Adith’s school follows a specialized curriculum called CASLLS ( Cottage Acquisition Scales of Listening, Language and Speech). It is a model developed by ‘Sunshine Cottage School for Deaf Children’ in San Antonio, Texas and has 5 different levels namely Pre verbal, Pre-sentence, Simple Sentences, Complex Sentence and Sounds and Speech. Adith is currently working on the ‘Simple Sentences’ level and it has goals listed under headings of Listening, Cognition, Nouns and Noun Modifiers,Verbs, Tense etc. and takes into account, minute aspects of Listening and Speech. The material is copy righted so I am unable to give a preview here but I have seen it and it is indeed a very comprehensive one!
Adith’s teacher sets goals for him as per CASLLS. The CASLLS tracker has age appropriate milestones divided into 6 months brackets as 19 to 24 months, 25 to 30 months, 30 to 36 months and so on. The teacher would basically look for those skills that are currently not perceived in Adith and work on it, starting with the earliest ones and this way, tries to bridge the gap between his current skills and what is expected of his chronological age. She then plans activities targeting those goals. This quarter, he has been working on sequencing, ordinals and pronouns.
His teacher often comes up with activities that adhere to a seasonal or holiday theme to make it more interesting! Now since it is October, the activities are mostly based on Fall/Halloween theme. (He is afraid of ghosts, she is afraid of ghosts, they are afraid of ghosts etc. for practicing pronouns). It does require a lot of creativity and effort from the teachers and is indeed commendable!
I recently had a meeting with his teacher and she was all happy about him. It was nice to hear that he was picking up well and making great progress. She also mentioned with a laugh that Adith addresses everyone as “mone” and was curious to know what it meant. ‘Mon’ means son in Malayalam and I often call him “Mone” at home (when I am being affectionate). He probably thought it was a generalized way of addressing people and called his teachers and friends as “mone”, haha! I was reminded of how he used to call all his teachers and therapists, “Amma” a few years back!
Speech at School
His Speech therapist at school has a chart which has a picture of a mountain and during a class, she used a picture prop to show a child climbing up this mountain to pictorially represent how he is performing. She emailed me that Adith climbed to the top of the mountain twice last week. I asked Adith about this and he was beaming with pride! It is a very simple idea but gives such a positive reinforcement! No wonder he absolutely loves school!
Apart from the classes for structured language and speech, he has ‘Discovery room’ sessions which also focuses on vocabulary/language building. Last year, he was napping in the afternoons but this year he has classes of Read Aloud and Math instead. There are a lot of different classes and while this might look ‘a lot’ in writing, the classes are designed in such a manner that there is never a dull moment!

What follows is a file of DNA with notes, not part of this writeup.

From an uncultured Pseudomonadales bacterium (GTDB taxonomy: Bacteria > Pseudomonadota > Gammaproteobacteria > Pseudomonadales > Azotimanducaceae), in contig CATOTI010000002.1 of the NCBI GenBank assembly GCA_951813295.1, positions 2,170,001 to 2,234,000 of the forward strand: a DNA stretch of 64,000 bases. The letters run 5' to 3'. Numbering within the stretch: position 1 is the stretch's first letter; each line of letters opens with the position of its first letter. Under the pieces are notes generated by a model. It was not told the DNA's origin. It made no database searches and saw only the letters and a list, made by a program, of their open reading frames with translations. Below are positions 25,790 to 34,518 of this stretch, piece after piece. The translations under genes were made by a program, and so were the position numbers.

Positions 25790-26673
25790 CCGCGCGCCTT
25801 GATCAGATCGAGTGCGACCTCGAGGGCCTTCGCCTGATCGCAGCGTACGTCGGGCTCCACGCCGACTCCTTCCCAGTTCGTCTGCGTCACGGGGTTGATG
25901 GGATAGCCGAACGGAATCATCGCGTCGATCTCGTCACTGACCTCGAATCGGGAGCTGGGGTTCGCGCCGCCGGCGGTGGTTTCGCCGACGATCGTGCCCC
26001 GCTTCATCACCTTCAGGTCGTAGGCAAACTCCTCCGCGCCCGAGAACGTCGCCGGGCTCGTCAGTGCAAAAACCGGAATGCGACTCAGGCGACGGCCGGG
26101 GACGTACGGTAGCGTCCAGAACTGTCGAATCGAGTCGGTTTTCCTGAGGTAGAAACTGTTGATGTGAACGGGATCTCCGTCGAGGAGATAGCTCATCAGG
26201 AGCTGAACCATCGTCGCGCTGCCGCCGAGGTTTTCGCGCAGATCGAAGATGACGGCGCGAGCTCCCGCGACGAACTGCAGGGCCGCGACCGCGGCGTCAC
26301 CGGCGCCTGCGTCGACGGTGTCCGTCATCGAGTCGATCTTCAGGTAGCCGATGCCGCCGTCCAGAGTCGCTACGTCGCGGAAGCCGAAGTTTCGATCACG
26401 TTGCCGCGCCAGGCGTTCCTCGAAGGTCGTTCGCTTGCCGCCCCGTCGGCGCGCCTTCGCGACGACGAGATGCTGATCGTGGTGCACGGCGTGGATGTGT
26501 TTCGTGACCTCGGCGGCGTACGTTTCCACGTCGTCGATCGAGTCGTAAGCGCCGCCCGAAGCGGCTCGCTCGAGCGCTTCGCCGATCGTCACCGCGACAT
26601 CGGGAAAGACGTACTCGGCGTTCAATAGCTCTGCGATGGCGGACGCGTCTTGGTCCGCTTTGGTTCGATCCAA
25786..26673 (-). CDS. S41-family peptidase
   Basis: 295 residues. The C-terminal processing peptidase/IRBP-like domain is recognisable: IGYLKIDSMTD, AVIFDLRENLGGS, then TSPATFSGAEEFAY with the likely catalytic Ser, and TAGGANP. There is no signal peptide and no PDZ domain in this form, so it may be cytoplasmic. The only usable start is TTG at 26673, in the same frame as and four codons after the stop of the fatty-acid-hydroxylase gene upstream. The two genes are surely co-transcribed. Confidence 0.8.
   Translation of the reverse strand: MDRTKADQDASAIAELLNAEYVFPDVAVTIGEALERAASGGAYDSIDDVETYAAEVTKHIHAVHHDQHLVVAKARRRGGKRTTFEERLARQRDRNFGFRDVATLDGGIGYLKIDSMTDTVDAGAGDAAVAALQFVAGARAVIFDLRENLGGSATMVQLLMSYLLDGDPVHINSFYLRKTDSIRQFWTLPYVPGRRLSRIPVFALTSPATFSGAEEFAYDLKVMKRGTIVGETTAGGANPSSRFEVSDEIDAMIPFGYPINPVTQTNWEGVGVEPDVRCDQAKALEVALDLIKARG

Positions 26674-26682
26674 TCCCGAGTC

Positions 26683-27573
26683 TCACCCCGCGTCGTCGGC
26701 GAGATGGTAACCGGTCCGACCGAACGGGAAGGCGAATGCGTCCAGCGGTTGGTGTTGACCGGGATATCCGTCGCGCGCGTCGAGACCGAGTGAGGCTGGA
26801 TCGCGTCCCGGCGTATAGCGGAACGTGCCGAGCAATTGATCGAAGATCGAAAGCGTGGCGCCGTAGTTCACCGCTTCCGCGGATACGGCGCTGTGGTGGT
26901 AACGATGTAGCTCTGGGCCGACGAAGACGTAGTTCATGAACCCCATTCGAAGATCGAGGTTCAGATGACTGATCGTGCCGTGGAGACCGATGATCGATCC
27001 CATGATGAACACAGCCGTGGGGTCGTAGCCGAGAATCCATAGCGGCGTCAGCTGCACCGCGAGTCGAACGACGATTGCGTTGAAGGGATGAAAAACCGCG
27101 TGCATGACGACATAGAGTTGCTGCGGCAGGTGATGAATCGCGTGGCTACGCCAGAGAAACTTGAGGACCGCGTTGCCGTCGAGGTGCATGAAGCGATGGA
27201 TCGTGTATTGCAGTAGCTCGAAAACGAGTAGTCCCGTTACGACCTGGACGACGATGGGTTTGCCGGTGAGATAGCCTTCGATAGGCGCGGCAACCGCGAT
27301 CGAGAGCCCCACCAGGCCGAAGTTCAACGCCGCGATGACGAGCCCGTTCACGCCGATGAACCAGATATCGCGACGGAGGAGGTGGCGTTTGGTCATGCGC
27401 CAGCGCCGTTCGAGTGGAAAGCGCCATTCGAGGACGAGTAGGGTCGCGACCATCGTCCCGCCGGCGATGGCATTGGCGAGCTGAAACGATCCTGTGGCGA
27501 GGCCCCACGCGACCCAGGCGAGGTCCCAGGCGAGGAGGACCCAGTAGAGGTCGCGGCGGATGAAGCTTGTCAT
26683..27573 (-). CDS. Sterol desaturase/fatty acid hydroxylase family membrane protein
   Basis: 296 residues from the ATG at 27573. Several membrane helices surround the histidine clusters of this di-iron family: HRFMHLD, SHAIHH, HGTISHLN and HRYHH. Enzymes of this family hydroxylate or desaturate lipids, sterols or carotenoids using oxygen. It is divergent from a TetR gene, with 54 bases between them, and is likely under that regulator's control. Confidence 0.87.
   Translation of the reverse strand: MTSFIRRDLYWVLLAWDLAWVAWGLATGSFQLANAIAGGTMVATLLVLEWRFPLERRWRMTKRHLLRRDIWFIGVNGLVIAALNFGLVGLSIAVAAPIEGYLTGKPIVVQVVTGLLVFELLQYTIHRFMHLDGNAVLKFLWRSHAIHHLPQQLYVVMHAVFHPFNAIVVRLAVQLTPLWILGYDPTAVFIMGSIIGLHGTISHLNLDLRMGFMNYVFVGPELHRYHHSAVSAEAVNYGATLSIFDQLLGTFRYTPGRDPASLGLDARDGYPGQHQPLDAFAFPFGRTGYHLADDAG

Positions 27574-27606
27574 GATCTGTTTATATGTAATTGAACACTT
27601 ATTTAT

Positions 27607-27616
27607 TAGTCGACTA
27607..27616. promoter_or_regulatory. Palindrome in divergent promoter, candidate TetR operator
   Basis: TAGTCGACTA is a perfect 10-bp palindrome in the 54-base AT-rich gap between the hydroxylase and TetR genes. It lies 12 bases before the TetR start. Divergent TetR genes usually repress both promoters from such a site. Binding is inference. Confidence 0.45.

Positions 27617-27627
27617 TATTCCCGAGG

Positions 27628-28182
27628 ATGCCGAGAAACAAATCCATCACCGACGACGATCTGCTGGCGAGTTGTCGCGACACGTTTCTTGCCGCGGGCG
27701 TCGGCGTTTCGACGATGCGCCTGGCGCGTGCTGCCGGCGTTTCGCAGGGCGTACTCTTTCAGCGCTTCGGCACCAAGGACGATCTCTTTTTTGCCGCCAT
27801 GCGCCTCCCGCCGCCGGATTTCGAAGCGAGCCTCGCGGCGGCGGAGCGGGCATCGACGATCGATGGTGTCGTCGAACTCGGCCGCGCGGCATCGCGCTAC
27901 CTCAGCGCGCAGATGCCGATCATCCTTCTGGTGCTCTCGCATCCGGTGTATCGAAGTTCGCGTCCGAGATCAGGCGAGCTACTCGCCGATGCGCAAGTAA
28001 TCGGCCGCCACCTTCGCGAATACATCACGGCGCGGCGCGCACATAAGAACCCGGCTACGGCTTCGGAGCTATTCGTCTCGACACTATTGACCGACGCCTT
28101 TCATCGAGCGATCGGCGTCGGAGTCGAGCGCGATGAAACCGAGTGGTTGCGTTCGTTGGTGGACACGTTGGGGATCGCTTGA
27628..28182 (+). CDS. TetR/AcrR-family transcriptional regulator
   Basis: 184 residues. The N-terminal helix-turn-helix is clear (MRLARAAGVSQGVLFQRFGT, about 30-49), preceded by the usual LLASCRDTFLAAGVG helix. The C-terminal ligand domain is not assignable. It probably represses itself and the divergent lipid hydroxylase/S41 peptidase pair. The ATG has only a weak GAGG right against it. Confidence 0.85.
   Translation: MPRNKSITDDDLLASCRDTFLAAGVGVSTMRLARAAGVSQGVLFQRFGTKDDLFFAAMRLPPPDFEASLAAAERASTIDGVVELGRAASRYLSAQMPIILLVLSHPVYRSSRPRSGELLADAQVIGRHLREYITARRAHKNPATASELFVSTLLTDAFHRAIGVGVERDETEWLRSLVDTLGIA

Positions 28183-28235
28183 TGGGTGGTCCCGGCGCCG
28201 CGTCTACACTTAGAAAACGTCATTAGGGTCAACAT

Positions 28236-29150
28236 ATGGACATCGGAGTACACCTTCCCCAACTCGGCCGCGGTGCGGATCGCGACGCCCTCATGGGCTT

Speech at Children’s hospital
As mentioned before, Speech at the hospital is something new we started this year. Two weeks back, we reached about 30 minutes early and while Adith played at the mini computers in the waiting area, I read the MED-El blog about ‘Using Apps to develop your child’s spoken Language skills‘. The author had written about promoting ‘Theory Of Mind’ language while reading books with your child by asking “What would happen if?”, “Is she sad…?” etc. and 15 minutes later, I saw his therapist doing the exact same thing while reading the book “Room on the Broom”! She was also asking comprehension questions to make sure he was following the story!
The therapist is also working on fine tuning his hearing. He would have a worksheet with pictures of similar sounding words like full, pull, pear, fair, pool, fool etc. in front of him and he has to point to the right word when the therapist says it from behind. This was really really hard in the beginning but he is getting better at it. The way she does this is, they will be playing a board game and he has to do one listening prior to each turn. This way it is a mixture of listening and fun. And to keep him engaged, she comes up with new games every Friday!
Typically the speech session at the hospital gets over by 9:45 AM but sometimes I let him play at the hospital for a little while before dropping him to school. This is because I know it is indeed heavy-duty listening and that he needs some downtime!
To sum up, I feel he is in good hands at all ends and I am feeling thankful for it! This is what every parent would wish for their child and especially so when you have a child with a special need. In the beginning, everything was new and blurry but now things have fallen into place and I feel he is steadily moving along a promising path.
Life…is certainly looking good!